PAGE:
Judge Gordon Sullivan travels on a red tricycle.
Insanity is closer than it appears
David Arquette is not a particularly well-respected thespian. I'm sure he has his fans, but in the list of great movie actors of his era, he probably wouldn't even be a footnote. He's primarily known as a comedian, and for me, his signature role is that of bumbling deputy (then sheriff) Dewey Riley in the Scream series. That role allows him to show his versatility: there's a bit of slapstick, a bit of verbal play, but there's drama as well. Most importantly, he has to play a man who's smarter than he looks, which is no mean feat. Rarely, however, is Arquette called on to make a purely dramatic turn. In fact, if anyone had suggested to me that he would be perfect to carry a film in a purely dramatic mode, I would have laughed, at least before I saw Black Limousine. It's not a film for everyone, but it does establish Arquette as an actor of some ability beyond his usual comic comfort zone.
Jack (David Arquette, Scream) is a film composer, but as the film opens we see him get a job as the driver of a Hollywood limousine service. No, this isn't some kind of method-acting trick to prepare him to score a Taxi Driver remake; as the film unfolds, we learn he's down on his luck. Recently divorced, in AA, and with a bad car accident that killed his daughter in the too-recent past. Though he's down, Jack's not out, and Black Limousine follows his attempts to get back on top.
There are two main reasons to watch Black Limousine. The first is undoubtedly David Arquette's performance as Jack. Most comedians do drama pretty well (see the entire career of Robin Williams for evidence), but before this film, I don't think I realized just how darn melancholy David Arquette can look. It's not that he wanders the film looking po-faced. No, his body language for the most part is that of a man defeated, except for those rare moments when he's with his daughter or his new flame (played by Bijou Phillips). Since he's the main character and we have to sympathize with him, Arquette has a herculean task, embodying the guilt over his daughter's death (we're told it's not his fault, but that's hard to believe) without ever sliding into "pity me" syndrome. It's a fine line that Arquette walks with apparent ease.
The other main reason to watch Black Limousine is the direction by Carl Colpaert. Rather than taking a strictly realist take on Jack's story, Colpaert turns the film into a kind of mindbender, giving us Jack's perspective on things. To do so, he borrows imagery from the sci-fi film that Jack is obsessed with to give us access to Jack's consciousness. As the film goes on and we're more in sympathy with Jack, we get more and more access to his consciousness, and it culminates in a bizarre kidnapping and an utterly ambiguous ending. It's a brave move to make with what on paper sounds like a pretty standard Hollywood story.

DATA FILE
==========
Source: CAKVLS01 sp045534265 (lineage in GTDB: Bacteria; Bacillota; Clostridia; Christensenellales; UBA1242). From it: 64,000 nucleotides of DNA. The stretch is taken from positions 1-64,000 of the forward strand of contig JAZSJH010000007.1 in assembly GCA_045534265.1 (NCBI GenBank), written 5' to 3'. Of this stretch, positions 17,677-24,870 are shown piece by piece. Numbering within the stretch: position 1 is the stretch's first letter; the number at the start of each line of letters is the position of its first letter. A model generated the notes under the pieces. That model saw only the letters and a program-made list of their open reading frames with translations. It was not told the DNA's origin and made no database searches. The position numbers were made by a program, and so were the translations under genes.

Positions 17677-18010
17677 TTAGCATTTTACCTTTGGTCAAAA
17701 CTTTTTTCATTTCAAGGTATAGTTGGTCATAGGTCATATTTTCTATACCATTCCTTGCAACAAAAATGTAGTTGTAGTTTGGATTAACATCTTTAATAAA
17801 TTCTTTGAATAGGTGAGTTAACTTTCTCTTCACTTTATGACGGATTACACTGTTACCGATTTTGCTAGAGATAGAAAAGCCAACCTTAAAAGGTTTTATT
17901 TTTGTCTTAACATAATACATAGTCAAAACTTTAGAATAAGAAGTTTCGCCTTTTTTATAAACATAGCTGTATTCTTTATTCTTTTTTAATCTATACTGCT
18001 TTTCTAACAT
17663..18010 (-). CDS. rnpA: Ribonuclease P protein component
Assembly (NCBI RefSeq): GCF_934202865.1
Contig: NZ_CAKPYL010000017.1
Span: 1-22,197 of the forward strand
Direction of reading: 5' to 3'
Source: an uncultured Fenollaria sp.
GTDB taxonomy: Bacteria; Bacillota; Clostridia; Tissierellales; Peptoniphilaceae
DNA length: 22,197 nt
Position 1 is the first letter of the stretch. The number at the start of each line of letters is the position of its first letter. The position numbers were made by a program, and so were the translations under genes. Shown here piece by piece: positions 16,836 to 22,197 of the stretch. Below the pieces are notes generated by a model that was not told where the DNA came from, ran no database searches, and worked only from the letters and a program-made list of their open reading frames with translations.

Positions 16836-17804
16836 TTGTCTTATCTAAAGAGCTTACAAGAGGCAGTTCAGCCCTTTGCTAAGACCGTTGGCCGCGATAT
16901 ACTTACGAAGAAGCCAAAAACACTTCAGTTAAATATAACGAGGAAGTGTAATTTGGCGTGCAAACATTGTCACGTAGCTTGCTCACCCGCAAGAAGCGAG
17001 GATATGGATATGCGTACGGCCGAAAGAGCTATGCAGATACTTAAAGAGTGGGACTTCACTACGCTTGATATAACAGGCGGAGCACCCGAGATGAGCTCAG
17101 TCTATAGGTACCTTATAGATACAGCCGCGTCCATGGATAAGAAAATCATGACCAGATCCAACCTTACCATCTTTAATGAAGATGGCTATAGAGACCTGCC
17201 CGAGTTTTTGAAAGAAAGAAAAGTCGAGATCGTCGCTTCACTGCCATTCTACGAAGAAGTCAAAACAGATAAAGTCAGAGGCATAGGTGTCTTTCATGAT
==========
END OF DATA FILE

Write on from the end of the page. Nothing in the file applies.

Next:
A slightly less-compelling reason to watch the flick is the supporting cast. Vivica A. Fox, Bijou Phillips, and Lin Shaye all over strong performances in roles of differing size.
The DVD offers a solid 2.40:1 anamorphic transfer that keeps the sharp sheen of the film. Black levels are solid and consistent, colors well-saturated, and digital artefacts nonexistent. The 5.1 surround track keeps dialogue clearly audible in the front, and uses the surrounds for atmosphere. Everything, especially the music that's so important to Jack, is well-balanced.
There is a stunning lack of extras on the DVD, not even a trailer.
Of course, everything that might be good about the film is also a potential liability. Those who can't stand Arquette might not be swayed by his performance here. There are moments where he seems to lean on his previous comic persona which might turn some off. Also, the film's "What's really happening?" atmosphere might be a bit too David Lynch for some. Finally, the ending is tremendously ambiguous. While some viewers will enjoy arguing about what "really" happened, others are just as likely to be frustrated by the film's lack of an answer.
The lack of extras is a real bummer. This seems like it could be a breakout role for Arquette, and a couple of interviews or a commentary would be nice.
Black Limousine takes a number of the down-and-out-in-Hollywood stories we're all familiar with and gives it a bit of a mind-bending twist. With a solid central performance and good direction, this one is likely to appeal to fans of indie drama.
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Scales of Justice
Studio: Anchor Bay
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